or, in defect of a constable, the sheriff of the county, shall within every hundred
summon all the freemen inhabiting within every hundred, as soon as conveniently
may be, to assemble at a certain place and time to be by him appointed and prefixed.
Which freemen so assembled, or the major part of them, shall elect and chose some
one, two, or more able and sufficient men for the hundred, as the said freemen or the
major part of them so assembled shall think good, to come to every such General
Assembly at the time and place in such writ or summons limited and appointed, then
and there, for him or themselves and all the freemen of the hundred and in their names
and stead, to consult concerning the affairs of this province; and shall make a return in
writing of the name or names of the persons so to be from time to time elected and
chosen, and such person and persons so to be from time to time elected and chosen
shall and may have a voice, place, and seat in every such General Assembly. And
from henceforth such person or persons only so elected and chosen out of and for
every hundred within this province, and such persons as shall be personally called by
writ as afore, shall have a place, voice, and seat in all or any General Assembly

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hereafter to be held within this province. And every art and ordinance made in such
General Assemblies by persons so called, elected, and chosen as aforsaid, or the major
part of them, and assented to by the Lord Proprietary or his heirs, lords and
proprietaries of this province, or by his or their lieutenant-general thereunto
authorized by special warrant from the said Lord Proprietary or his heirs, shall be
judged, deemed, and taken to be of as good force and strength and as effectual to all
intents and purposes as if the Lord Proprietary himself and all the freemen within the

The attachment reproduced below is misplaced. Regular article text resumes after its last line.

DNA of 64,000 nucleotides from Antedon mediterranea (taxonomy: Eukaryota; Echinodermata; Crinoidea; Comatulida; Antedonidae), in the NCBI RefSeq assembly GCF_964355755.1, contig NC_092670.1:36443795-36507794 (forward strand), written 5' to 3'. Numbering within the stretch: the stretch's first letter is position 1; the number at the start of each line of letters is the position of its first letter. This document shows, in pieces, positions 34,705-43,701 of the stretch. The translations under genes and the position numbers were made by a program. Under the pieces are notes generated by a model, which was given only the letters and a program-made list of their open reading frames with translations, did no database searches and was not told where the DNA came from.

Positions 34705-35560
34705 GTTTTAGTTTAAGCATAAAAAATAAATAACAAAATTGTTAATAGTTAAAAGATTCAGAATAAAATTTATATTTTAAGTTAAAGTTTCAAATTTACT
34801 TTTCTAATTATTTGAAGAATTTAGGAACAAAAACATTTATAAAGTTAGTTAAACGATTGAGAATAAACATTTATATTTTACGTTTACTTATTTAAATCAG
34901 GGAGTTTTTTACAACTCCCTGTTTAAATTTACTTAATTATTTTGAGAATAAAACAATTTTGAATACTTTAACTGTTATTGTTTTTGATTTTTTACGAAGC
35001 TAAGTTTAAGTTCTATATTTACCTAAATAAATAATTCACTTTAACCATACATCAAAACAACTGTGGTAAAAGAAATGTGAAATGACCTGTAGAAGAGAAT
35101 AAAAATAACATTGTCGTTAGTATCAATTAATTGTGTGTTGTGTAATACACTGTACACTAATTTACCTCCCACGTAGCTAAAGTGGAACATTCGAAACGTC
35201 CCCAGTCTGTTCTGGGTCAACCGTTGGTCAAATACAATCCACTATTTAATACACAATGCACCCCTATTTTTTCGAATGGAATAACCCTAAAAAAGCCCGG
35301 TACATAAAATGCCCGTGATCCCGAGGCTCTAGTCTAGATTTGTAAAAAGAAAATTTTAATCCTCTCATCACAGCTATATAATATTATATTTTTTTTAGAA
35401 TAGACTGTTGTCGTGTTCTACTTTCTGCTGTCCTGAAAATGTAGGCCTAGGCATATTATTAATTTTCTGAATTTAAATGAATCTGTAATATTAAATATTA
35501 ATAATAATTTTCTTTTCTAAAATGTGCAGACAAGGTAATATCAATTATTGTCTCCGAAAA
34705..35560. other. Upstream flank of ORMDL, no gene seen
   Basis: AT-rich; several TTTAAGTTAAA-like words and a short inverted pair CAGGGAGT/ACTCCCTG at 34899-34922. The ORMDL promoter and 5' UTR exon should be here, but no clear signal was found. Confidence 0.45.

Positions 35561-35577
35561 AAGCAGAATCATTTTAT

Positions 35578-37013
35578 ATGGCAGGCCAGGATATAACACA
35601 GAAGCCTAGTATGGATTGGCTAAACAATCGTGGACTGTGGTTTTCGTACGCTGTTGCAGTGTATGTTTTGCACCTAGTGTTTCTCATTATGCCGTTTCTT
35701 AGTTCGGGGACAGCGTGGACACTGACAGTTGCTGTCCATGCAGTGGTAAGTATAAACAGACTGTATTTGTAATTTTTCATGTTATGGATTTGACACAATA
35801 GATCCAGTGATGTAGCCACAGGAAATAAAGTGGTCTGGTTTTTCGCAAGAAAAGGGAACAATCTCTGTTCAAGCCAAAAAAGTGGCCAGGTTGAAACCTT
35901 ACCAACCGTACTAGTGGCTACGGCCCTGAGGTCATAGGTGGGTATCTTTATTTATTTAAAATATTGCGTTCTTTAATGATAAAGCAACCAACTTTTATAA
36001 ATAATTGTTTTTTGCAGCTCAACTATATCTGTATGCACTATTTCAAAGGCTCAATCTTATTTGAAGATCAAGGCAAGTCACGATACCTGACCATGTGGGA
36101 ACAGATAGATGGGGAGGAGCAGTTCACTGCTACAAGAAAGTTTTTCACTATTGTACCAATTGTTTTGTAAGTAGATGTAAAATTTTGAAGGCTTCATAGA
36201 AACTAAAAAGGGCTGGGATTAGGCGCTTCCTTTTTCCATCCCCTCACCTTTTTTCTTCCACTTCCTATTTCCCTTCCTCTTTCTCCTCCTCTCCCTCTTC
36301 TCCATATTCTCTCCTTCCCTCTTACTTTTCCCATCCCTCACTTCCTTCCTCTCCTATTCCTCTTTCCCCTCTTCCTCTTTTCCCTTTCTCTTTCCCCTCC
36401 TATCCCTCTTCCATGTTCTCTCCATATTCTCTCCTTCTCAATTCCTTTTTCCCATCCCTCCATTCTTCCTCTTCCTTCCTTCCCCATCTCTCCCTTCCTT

said province had been personally present at such General Assemblies and had
consented to and approved of the making and enacting of such laws and ordinances.
Provided, that all acts approved by the freemen and by the Lieutenant-General in the
name of the Lord Proprietary, as aforesaid, shall be of force until the Lord Proprietary
shall signify his disassent to the same under the great seal, and no further or longer.

An Act Concerning The Calling Of General Assemblies, 1638

Be it enacted by the Lord Proprietary of this province, of and with the assent and
approbation of the freemen of the same, that from and after this General Assembly
shall be dissolved, a General Assembly of the freemen of this province shall be called
and summoned once in every three years at the least to consult of the affairs and
public good of this province and for the enacting of laws and ordinances for the better
government of the same. And that the said freemen so assembled shall, from and after
the summoning of such assembly and assemblies until the dissolution of the same,
have the like power, privileges, authority, and jurisdiction in all causes and matters
arising or to arise or happen within this province as the House of Commons within the
realm of England at any time heretofore assembled in that kingdom have had, used, or
enjoyed or of right ought to have, use, or enjoy in, about, or concerning any matters,
things, and causes whatsoever which have at any time happened or risen within the
realm of England. This act to continue till the end of the next General Assembly.